Students Use Lighting to Set the Mood in National Kitchen and Bath Contest
March 7, 2012 - 4:28pm

He likes sports; she likes romance. He wants a bar in the kitchen; she wants a breakfast nook where the kids can play — once they have kids.

How do you design a home to appease both the yin and yang of a newly married couple and come up with a concept that’s fresh and innovative? That was the challenge presented to college students across the country this year as part of the National Kitchen and Bath Association’s 2007/2008 Student Design Competition.

Students were asked to design a functional kitchen and bath concept for a fictional newlywed couple building a Spanish ranch home in Texas. Hundreds of students entered the contest, but only eight winners were chosen to receive a total of $10,000 in scholarships.

Lighting took center stage in both of the first-place designs.

Danielle Mohlman, 22, a senior at the University of Nebraska who came in first place in the bathroom category, says she used two different lighting concepts to symbolize the two different personalities of the fictional homeowners.

Mohlman used the Spanish dessert flan as the inspiration for her bathroom, and she used Spanish-style wrought-iron wall sconces from Bellacor to embody the warmer, more romantic personality of the wife.

“The sconces have curly cue wrought-iron so it’s kind of a rustic feel, but also romantic,” Mohlman explains. “They’re not a very bright light; they’re very warm and calming and romantic. I placed those within the separate compartment of the bathroom area, but also above the whirlpool tub to kind of set the mood so they can kind of get in there and relax.”

To appease the cooler personality of the husband, Mohlman incorporated recessed lighting near the vanities and used a Lutron lighting system in the window-less room to allow the fictional couple the ability to control the lights so they could have brighter light in the morning while they were getting ready and dimmer lighting at night if they were in the mood for a romantic bubble bath.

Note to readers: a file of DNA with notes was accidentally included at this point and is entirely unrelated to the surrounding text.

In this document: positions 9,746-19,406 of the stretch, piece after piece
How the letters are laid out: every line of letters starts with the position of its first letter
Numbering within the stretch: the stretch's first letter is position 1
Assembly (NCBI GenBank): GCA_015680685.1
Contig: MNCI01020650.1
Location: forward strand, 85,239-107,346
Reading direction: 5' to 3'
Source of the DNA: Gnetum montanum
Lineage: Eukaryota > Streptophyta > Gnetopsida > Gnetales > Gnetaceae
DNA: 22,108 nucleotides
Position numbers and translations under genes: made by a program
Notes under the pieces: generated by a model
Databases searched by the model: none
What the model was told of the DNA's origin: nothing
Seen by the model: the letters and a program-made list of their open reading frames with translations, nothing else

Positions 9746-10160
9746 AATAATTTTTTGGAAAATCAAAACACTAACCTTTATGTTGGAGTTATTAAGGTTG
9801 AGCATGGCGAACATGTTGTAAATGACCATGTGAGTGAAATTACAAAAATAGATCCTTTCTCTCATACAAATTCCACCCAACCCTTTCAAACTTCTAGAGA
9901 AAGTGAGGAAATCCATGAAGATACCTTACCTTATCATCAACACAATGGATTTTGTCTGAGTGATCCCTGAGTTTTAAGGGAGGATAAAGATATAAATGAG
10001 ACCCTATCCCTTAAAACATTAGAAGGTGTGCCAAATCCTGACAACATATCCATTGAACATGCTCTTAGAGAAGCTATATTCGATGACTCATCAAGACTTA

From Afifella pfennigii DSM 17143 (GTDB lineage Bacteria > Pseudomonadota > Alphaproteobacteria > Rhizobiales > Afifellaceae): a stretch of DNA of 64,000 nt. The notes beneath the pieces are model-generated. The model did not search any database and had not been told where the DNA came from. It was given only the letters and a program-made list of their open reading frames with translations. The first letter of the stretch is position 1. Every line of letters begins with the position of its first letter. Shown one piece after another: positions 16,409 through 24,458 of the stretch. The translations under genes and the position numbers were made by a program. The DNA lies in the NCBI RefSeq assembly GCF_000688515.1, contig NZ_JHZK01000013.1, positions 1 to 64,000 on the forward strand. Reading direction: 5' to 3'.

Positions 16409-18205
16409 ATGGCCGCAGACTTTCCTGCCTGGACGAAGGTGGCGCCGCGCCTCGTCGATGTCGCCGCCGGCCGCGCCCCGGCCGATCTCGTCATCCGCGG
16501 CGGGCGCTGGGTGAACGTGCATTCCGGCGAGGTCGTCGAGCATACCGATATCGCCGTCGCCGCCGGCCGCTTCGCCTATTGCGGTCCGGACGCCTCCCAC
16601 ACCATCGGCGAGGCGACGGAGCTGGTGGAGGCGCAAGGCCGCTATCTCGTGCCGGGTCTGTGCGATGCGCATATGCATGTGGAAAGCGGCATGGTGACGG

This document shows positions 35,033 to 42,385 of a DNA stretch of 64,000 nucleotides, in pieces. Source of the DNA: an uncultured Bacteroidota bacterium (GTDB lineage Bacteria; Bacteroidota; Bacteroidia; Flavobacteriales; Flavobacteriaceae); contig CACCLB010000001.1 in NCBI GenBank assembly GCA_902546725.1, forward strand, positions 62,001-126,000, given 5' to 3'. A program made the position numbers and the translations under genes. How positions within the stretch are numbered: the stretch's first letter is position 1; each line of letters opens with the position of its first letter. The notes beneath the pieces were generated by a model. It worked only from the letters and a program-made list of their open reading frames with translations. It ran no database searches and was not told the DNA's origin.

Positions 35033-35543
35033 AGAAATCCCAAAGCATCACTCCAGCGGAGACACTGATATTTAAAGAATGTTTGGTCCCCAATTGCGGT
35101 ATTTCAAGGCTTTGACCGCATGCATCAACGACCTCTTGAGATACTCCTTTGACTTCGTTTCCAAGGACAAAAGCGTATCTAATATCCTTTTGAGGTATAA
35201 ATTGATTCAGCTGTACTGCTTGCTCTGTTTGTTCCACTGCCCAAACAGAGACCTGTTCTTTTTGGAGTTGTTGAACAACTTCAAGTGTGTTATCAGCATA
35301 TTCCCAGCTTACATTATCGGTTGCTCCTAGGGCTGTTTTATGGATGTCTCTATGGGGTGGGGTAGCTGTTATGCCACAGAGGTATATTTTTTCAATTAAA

In the shower, Mohlman chose a Kohler WaterTile, which can light up in various colors.

“It’s supposed to be entertaining and kind of really enhance the mood when you’re showering,” Mohlman says. “I chose green because it’s a very healing and rejuvenating color, so it can relax and refresh you when you come out of that shower so it feels like a brand new day, and you’re ready to go off and work and have more energy when you’re working during the day.”

In the kitchen category, first-place winner Tanja Uzar, 33, a junior at Bringham Young University-Idaho, also varied her lighting techniques to accommodate the different personalities of the couple.

In the outline of the project, the husband said he wanted to have space in the kitchen for a bar, as well as a place to display sports memorabilia, and the wife dictated that she wanted a place to have breakfast and romantic dinners. And the couple also indicated that they wanted a place for a washer and dryer, recycling area and pantry in addition to the regular area of the kitchen with a refrigerator, sink, stove and cabinets.

To accommodate the various functions of the room, Uzar had to use many different lighting techniques. She used flush ceiling-mounted lights in the laundry room and recycling area, LED rope lights underneath the cabinets in the bar area and different groupings of recessed cans over the rest of the room.

She also used lighting to differentiate among the various areas of the room instead of using walls to divide the space.

“I designed it so that if you were in the kitchen area, you could turn the recessed lighting off in the bar area and just concentrate on the bar area,” Uzar says.

Still, Uzar wanted the entire room to feel unified, so she hung amber-colored wine bottle-shaped pendants from Meyda Tiffany in groups of three in the bar area, the kitchen area and in the breakfast nook.

“Because the spaces were so different, I wanted to use color and also lighting fixtures to unify the space, so I had to use lighting fixtures that would be flexible enough that would go with all the areas and would add to the harmony of the space,” Uzar says.

Both Mohlman and Uzar, who are both majoring in interior design, say it’s an exciting time in terms of lighting, but they say it’s difficult for interior design students to become aware of the different types of lighting that’s available in the marketplace.

“I think we would love to learn more about sustainable lighting, but we just don’t know where to turn,” Uzar says. “To really know which products are sustainable and what kind of light they render… I would really love to learn more about it.”

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